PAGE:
Wealth of Asian families broken out for the first time in Fed’s Survey of Consumer Finances
The Survey of Consumer Finances (SCF) is a tri-annual survey sponsored by the Federal Reserve Board and conducted by the National Opinion Research Center at the University of Chicago for assessing and analyzing family wealth, income, and financial well-being across race and ethnicity. The analysis based on the SCF is a key input into government policy and consumer protection and also serves as an important input into a wide variety of academic research. Past surveys could not reliably estimate the wealth, or net worth, of Asian families due to a small number of minority families interviewed by the survey. For the first time, the Fed’s latest publication (2019-2022) breaks out wealth for Asian families because of oversampling of non-White participants.
The Survey of Consumer Finances (SCF) is a tri-annual survey sponsored by the Federal Reserve Board and conducted by the National Opinion Research Center (NORC) at the University of Chicago and is a representative source of information on the financial health of U.S. households. It is one of the main data sources in the U.S. for assessing and analyzing family wealth, income, and financial well-being across race and ethnicity.
Why the Survey of Consumer Finances matters
Per NORC, the analysis based on the SCF is a key input into government policy and consumer protection. The data inform programs and policies regarding the financial health of Americans. The survey is also an important input into a wide variety of academic research.
Data from the survey are widely used by a variety of departments and committees, including:
- The Board of Governors of the Federal Reserve System
- The U.S. Congress
- Department of the Treasury
- Department of Justice
- Department of Commerce
- Federal Deposit Insurance Corporation
Wealth of Asian families
Past surveys could not reliably estimate the wealth, or net worth, of Asian families due to a small number of minority families interviewed for the survey. For the first time, the Fed’s latest publication (2019-2022) breaks out wealth for Asian families because of oversampling of non-White participants. The survey finds Asian families to have high median and mean wealth at $536,000 and $1,826,900, respectively. These figures should be viewed with caution as the survey has limitations: participation in the survey is voluntary and consists of roughly 7,000 selected families (up from 6,000), the survey is not offered in Asian languages where 30% of the Asian alone population do not speak English very well, and the survey uses a dual frame design that over-sample wealthy participants.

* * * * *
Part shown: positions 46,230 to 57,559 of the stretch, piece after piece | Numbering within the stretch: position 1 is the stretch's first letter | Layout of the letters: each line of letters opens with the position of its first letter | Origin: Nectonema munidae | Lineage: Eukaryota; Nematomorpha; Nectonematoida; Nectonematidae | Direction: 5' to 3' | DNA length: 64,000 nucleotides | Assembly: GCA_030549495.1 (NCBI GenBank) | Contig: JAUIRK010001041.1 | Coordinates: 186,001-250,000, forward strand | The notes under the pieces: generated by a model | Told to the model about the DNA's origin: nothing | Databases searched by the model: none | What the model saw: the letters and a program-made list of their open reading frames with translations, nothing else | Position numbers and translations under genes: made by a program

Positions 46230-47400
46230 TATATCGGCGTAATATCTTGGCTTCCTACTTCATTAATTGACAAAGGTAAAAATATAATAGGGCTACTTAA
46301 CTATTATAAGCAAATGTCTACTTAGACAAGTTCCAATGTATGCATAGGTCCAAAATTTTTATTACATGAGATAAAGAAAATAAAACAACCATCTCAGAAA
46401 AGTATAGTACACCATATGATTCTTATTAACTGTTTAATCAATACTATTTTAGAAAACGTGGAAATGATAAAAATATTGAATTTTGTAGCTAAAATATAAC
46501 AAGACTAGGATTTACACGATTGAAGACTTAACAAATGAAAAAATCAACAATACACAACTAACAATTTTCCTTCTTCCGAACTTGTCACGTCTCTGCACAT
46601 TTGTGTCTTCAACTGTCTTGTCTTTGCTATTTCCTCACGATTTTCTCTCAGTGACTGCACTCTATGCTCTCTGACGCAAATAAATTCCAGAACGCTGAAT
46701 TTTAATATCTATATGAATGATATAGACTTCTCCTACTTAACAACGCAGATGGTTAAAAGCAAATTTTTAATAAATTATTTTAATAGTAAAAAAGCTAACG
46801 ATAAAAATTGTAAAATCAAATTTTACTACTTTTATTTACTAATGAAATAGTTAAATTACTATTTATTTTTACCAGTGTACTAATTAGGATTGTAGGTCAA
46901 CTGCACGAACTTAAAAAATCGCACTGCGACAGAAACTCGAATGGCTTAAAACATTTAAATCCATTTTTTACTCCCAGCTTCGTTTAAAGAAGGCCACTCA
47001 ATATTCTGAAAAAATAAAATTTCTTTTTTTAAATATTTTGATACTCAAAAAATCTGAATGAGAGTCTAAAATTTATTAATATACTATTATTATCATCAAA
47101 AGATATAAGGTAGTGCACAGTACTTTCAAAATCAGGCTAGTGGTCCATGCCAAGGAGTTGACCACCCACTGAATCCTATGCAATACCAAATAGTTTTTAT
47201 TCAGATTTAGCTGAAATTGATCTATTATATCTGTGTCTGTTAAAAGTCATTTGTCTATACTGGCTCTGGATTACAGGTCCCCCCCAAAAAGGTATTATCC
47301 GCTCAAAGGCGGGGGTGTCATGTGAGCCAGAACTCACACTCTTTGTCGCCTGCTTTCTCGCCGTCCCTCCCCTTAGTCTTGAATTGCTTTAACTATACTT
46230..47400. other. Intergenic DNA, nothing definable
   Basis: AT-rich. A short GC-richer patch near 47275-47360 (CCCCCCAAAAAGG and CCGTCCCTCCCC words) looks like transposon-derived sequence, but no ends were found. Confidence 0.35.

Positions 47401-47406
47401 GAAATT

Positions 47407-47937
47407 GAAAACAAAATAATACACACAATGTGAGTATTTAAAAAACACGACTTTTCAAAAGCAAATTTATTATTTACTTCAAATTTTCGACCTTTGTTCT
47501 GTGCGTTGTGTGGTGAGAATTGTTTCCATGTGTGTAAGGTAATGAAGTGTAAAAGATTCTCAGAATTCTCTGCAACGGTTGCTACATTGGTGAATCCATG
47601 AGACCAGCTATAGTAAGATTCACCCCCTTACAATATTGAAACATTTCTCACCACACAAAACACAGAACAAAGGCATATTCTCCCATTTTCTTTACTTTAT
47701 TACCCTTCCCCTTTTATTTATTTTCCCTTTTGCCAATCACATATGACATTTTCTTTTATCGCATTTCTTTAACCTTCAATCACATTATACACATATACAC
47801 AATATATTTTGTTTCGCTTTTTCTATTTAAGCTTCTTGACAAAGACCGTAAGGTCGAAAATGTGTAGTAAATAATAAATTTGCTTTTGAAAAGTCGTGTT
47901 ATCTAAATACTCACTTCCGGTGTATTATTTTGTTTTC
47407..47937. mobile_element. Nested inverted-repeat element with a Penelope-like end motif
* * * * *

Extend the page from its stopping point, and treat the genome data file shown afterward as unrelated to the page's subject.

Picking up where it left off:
The Asian population in the U.S. is not homogeneous and faces high and increasing wealth inequality per the Center for American Progress, an independent and non-partisan policy institute. While the median and mean figures are useful statistics, they do not tell much about the distribution of wealth of Asian families. The survey needs to do more to adequately capture a sizeable Asian population who are not proficient in English and better represent the diverse ethnicity of Asian families (there are more than 50 Asian ethnic groups in the U.S.).
Wealth disparities across race
The latest publication also shows continued disparities in wealth across families of different races in 2022. The median wealth of Asian families was nearly twice that of White families, while the median wealth of Black and Hispanic families were only 15% and 20% of White families, respectively. The other remaining families (a diverse group that includes American Indian, Alaska Native, Native Hawaiian, Pacific Islander, other race, and those who are more than one racial identification) had median wealth similar to Black or Hispanic families.
Median (mid-point), mean (average) wealth by race
- All families: $192,000 median, $1,063,700 mean
- Asian families: $536,000 median, $1,826,900 mean
- White families: $285,000 median, $1,367,200 mean
- Other remaining families: $62,900 median, $389,400 mean
- Hispanic families: $61,600 median, $227,500 mean
- Black families: $44,900 median, $211,500 mean
Per the survey, the mean wealth was much higher than the median as the mean wealth is highly influenced by a small number of very rich families. These very rich families tend to be comprised disproportionately of White and Asian families.
Need for inclusive and disaggregated data
Participation in the SCF is voluntary. Families can have a voice in economic policy as a survey participant. Go to the survey participant details at NORC.
The 2022 Survey of Consumer Finances (Federal Reserve)
Greater Wealth, Greater Uncertainty: Changes in Racial Inequality in the Survey of Consumer Finances (Federal Reserve)
About the Survey of Consumer Finances (NORC)
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